As described above register 82E contains the previously loaded base register unless BDR 82K enables register 82E in step 42-3 or 44-3 in FIG. 3. This provides the current base address to register 82E and is necessary to provide the correct value for the next instruction whenever the LXJ fast path is not entered.
In addition, step 42-3 aborts instructions initiated as a part of the LXJ fast path operations and switches line 82C low, whenever the LXJ fast path is not entered, which switches selector 82M from input A to input B. The instruction abort procedure is already present for error correction and is merely called by step 42-3. The A input is the absolute address from instruction address generator 82A and the B input is the absolute address from main address generator 126. An absolute address selected by selector 82M, as described above, is transferred to line 82S and operated upon by instruction cache 82 to complete the execution of the instruction in the usual manner.
FIG. 5 shows the time scale 10-5 for the LXJ fast path and time scale 20-5 for the conventional main address generator response. In time scale 10-5, cycles 12-5 show that only 6 cycles are required for the fast path. In time scale 20-5 cycles 22-5 show that 8 cycles are required for the conventional previous approach. This results because in the LXJ fast path the BD Arrive 14-5 is available at cycle 5E, the previous information having been stored in register 82E in FIG. 4 and already being available, whereas in the conventional approach BD arrive 24-5 is not usable until cycle 6E in the main address generator 126. In the LXJ fast path computation of FIG. 4 the adder can complete the entire adding process and make the information available within cycles 5E and 6E, whereas in the main address generator 126 all four base addresses must be accessed and the offset must be checked against the upper limit, the lower limit and against access. The result of these checks are then tested against a priority algorithm before the correct bank is selected. Once the correct bank is selected this absolute address is sent from the main address generator 126 to the instruction address generator over line 126A. The greater amount of computation required to complete the main address generator 126 process compared to adder 82F results in a two cycle advantage whenever the LXJ fast path can be used.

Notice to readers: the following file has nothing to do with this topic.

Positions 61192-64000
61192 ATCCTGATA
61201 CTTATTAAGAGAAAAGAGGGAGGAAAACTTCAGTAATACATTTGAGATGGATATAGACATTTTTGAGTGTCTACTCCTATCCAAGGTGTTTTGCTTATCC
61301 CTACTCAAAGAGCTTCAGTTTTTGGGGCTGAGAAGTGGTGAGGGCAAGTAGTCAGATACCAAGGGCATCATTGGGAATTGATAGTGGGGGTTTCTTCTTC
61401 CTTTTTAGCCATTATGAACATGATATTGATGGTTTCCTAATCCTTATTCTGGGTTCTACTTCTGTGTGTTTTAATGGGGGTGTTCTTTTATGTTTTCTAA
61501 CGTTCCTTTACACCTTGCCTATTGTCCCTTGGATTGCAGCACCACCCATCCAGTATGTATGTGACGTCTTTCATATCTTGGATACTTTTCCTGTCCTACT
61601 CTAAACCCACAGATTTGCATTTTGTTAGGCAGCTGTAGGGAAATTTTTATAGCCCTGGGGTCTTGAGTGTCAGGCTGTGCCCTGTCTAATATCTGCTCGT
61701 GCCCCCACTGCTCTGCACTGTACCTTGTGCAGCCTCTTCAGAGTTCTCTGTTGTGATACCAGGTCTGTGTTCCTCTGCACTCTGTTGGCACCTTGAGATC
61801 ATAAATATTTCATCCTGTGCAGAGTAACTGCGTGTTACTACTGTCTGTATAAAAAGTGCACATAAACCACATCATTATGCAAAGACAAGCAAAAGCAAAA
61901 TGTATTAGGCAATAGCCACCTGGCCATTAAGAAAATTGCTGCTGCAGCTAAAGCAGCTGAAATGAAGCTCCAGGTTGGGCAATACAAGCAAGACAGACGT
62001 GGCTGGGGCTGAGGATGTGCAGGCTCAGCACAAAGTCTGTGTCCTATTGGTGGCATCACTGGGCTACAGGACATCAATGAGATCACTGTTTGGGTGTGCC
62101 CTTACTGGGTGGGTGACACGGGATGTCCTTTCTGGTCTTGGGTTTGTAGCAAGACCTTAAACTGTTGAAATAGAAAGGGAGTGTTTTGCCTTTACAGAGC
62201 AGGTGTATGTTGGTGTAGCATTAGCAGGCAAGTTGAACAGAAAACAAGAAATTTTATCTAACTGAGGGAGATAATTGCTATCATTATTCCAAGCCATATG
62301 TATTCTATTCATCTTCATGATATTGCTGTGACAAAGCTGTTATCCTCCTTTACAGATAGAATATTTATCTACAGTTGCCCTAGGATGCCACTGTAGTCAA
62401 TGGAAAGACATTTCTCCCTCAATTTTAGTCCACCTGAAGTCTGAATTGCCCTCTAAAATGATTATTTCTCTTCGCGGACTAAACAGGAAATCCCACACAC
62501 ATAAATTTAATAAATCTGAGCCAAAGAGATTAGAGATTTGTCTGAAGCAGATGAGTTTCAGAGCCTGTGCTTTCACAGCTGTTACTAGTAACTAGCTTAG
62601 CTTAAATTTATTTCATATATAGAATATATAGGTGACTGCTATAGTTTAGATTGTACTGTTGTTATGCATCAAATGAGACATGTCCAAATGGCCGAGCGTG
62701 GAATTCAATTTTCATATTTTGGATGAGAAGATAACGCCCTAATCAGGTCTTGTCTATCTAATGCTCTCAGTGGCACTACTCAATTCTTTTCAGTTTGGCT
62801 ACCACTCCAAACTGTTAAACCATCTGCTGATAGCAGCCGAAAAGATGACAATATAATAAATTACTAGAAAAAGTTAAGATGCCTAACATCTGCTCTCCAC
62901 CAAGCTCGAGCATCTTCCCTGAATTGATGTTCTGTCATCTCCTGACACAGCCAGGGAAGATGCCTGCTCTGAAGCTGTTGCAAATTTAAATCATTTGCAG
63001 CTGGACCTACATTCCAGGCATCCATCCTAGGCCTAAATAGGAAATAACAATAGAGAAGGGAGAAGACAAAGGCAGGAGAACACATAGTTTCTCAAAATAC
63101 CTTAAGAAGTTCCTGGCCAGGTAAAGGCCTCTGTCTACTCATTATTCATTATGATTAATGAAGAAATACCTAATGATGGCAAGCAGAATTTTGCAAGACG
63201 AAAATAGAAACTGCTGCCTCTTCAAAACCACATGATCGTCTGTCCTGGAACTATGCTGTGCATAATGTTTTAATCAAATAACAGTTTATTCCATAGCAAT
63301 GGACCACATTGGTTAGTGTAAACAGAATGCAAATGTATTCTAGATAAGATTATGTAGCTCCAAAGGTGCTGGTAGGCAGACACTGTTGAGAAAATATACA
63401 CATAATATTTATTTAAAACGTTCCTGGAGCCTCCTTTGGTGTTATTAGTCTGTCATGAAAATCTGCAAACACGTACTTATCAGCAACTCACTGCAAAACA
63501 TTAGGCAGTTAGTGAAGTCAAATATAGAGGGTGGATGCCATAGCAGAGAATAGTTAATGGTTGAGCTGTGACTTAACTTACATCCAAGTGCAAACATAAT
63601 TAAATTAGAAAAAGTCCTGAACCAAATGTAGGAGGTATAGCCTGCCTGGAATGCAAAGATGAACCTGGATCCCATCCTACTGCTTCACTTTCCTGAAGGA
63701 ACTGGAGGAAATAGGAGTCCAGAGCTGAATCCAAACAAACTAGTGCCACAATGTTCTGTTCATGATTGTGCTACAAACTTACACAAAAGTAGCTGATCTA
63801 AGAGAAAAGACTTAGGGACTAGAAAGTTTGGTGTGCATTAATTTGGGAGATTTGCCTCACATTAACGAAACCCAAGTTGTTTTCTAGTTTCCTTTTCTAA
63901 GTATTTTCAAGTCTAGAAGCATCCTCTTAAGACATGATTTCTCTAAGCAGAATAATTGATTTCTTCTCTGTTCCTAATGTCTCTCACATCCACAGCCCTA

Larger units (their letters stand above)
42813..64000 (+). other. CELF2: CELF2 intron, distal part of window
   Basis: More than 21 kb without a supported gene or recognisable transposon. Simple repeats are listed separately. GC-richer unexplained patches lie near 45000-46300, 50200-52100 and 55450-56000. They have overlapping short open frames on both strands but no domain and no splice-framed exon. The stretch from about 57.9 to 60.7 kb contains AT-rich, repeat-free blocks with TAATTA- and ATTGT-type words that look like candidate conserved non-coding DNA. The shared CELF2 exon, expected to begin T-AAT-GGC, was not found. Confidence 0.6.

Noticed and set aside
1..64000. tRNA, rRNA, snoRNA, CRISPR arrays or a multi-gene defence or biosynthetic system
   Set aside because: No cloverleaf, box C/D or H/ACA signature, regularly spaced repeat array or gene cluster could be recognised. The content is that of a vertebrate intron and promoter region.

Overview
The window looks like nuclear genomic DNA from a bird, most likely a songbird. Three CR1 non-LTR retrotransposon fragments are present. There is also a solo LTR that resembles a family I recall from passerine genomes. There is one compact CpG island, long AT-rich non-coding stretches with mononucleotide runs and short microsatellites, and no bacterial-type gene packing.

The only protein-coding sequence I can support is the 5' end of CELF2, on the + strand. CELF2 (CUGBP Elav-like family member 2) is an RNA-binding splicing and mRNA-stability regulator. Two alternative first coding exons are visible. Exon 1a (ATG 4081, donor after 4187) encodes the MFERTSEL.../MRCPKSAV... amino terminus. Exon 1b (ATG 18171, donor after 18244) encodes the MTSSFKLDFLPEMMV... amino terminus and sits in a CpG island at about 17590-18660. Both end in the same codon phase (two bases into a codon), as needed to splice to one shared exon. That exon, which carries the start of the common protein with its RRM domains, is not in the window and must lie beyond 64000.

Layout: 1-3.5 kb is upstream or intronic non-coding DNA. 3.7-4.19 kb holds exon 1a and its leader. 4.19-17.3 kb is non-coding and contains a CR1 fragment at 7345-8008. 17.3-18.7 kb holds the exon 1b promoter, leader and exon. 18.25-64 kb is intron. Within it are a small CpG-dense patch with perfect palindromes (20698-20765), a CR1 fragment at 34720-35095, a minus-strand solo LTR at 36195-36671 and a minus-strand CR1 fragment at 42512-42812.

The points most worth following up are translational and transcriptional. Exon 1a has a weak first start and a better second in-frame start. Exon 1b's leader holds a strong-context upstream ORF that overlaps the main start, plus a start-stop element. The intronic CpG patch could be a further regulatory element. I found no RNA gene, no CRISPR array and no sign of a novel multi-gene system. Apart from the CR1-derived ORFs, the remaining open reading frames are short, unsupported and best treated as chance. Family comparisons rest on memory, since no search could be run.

This procedure saves two cycles whenever the LXJ fast path can be used with no time penalty. Since the main address generator always operates in its usual manner and can be selected rather than the absolute address from the LXJ fast path if necessary, there is no time lost over the usual instruction response time when the LXJ fast path is not used.
Further, the system timing is such that the tests for the main address generator are made before the LXJ fast path absolute address executes the instruction. As a consequence, no error is incurred by attempting the LXJ fast path process when the absolute address from the LXJ fast path is incorrect.
While this invention has been described with reference to an illustrative embodiment, this description is not intended to be construed in a limiting sense. Various modifications of the illustrative embodiment, as well as other embodiments of the invention, will be apparent to persons skilled in the art upon reference to this description. It is therefore contemplated that the appended claims will cover any such modifications or embodiments as fall within the true scope of the invention.
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|U.S. Classification||711/214, 712/E09.051, 711/220, 712/211, 711/5, 712/218, 712/E09.075|
|International Classification||G06F9/38, G06F9/32|
|Cooperative Classification||G06F9/3844, G06F9/322|
|European Classification||G06F9/38E2D, G06F9/32B|
|Feb 20, 1998||AS||Assignment|
Owner name: UNISYS CORPORATION, MINNESOTA
Free format text: ASSIGNMENT OF ASSIGNORS INTEREST;ASSIGNORS:JOHNSON, DAVID C.;KUSLAK, JOHN S.;LUCAS, GARY J;REEL/FRAME:009013/0381
Effective date: 19980219
|Jan 29, 2004||FPAY||Fee payment|
Year of fee payment: 4
|Mar 3, 2008||REMI||Maintenance fee reminder mailed|
|Aug 22, 2008||LAPS||Lapse for failure to pay maintenance fees|
|Oct 14, 2008||FP||Expired due to failure to pay maintenance fee|
Effective date: 20080822